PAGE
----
In “Norlang,” the interactions between the human and natural, and the feminine and masculine are dynamic. The masculinity that Lo criticizes in “Norlang” is not a simple example of the masculine domination of nature. The poem integrates aspects of masculinity and femininity and, most importantly, the masculine “I” is an embodiment of nature rather than being human, reversing the trope of man dominating a feminized natural world. Furthermore, the centrality of the female goddess in “Banpo” shows that Yang’s poetics do not rely on a central, dominating masculine subjectivity. In “Myth,” Yang clearly aims to create a dynamic interaction between the male poet-creator and the female goddess-creator Nüwa, who herself symbolizes unity between men and women. Together these two interactive representations of the masculine and the feminine can be read as creating an inter-poem dialectic. Because Yang genders the deity figures differently in “Golden Tree” and “Myth,” he creates a further layer of dynamic interaction between the poems, an interaction in which neither masculine nor feminine can be said to dominate.

Like the dynamic between masculine and feminine, the interaction between tradition and modernity is present in both “Norlang” and “Banpo.” In both poems Yang uses traditional myths to create strikingly modern poetry. Significantly, however, the two poems refer to different traditions. Yang uses Tibetan tradition and mythology in “Norlang” and Han tradition and mythology in “Banpo.” Thus, as with the feminine-masculine dialectic, in addition to the internal dynamics of tradition and modernity in each poem, there is the dynamic interaction of different traditions between the two poems, in which neither Han nor non-Han tradition can be said to be privileged as subject matter.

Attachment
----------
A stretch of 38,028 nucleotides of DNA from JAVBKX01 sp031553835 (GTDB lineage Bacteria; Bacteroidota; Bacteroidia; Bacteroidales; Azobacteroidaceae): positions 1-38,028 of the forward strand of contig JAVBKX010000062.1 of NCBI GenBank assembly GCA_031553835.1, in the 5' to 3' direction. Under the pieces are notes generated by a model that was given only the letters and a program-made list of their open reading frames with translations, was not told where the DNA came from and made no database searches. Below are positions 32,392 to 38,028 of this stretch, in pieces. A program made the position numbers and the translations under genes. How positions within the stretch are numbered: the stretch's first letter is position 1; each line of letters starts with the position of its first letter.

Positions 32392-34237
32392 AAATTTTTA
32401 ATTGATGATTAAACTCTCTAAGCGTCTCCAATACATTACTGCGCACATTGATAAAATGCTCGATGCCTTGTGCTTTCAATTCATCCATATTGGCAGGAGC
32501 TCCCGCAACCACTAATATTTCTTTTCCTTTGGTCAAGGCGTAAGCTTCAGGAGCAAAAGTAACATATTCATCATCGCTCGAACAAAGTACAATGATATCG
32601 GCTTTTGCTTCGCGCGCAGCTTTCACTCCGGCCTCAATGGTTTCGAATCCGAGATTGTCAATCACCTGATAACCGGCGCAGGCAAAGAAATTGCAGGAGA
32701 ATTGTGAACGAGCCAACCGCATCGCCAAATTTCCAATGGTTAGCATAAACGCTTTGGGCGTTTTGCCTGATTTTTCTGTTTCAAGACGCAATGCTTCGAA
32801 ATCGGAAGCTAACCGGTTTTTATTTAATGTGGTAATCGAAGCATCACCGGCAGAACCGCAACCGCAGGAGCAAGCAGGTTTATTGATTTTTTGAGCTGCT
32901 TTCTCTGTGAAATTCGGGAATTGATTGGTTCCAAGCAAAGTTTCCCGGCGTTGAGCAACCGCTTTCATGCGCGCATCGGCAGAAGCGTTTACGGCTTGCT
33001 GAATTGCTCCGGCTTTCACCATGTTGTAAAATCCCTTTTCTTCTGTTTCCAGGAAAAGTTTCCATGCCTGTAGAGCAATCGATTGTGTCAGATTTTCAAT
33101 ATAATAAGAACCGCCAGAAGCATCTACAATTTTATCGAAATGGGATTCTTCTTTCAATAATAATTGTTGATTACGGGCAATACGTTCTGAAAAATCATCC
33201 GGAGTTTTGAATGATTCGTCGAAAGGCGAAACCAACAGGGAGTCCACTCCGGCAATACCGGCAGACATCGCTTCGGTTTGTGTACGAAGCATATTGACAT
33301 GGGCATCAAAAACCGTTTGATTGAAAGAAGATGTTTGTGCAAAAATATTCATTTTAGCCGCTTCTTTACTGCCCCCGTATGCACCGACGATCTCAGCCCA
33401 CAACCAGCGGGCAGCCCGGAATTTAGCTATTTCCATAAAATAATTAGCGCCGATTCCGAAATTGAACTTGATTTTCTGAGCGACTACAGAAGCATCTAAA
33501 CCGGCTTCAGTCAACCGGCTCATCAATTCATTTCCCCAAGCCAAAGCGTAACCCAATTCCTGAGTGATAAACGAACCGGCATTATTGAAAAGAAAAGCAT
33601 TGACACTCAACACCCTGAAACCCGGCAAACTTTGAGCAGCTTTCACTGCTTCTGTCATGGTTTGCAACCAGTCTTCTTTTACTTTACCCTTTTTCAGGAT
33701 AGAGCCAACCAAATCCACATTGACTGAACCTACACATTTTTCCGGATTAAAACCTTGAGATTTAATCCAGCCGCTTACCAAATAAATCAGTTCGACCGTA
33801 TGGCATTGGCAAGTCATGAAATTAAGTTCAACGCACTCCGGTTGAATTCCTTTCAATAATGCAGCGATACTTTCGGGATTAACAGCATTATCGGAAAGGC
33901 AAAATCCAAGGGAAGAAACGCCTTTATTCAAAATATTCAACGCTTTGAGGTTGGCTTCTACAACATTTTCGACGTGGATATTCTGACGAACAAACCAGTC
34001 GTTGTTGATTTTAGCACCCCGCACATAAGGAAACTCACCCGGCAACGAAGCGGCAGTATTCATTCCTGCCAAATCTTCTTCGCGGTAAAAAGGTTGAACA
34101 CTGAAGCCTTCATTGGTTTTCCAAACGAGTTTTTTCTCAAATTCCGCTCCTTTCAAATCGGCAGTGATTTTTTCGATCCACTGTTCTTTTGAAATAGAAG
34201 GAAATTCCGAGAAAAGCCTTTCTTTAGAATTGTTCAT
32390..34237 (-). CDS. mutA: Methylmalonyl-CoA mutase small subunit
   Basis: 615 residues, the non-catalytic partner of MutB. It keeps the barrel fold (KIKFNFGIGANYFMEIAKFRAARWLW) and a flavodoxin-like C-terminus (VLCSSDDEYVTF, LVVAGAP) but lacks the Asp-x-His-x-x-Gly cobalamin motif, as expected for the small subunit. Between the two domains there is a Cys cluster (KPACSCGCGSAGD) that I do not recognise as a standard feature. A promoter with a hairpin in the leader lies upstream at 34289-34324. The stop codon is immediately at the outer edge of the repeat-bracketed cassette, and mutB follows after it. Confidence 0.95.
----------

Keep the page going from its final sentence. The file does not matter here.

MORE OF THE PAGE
The representation of subjectivity in terms of the lyric “I” is complex in both “Norlang” and “Banpo.” Neither poem uses the first-person pronoun in the standard lyric manner. That is, the “I” in both “Golden Tree” from “Norlang” and “Myth” from “Banpo” is best interpreted as referring to nonhuman deities, rather than to the poet or a poet-like lyric persona. In this way, Yang creates tension in the poems between the implicit “I’ of the poet and the explicit “I” of the deity. Because of this tension, each poem represents subjectivity as dynamic with neither the “I” of the poet nor the “I” of the deity entirely dominating.

Taken together and individually, “Norlang” and “Banpo” can be seen as resisting the binary oppositions of the debate that was taking place when Yang wrote “Norlang” and “Banpo,” oppositions that continue to influence the assessment of his poetry and of Obscure Poetry generally. The poems can be read as statements on the interaction between feminine and masculine, humanity and nature, tradition and modernity, and as conscious exemplifications of this interaction.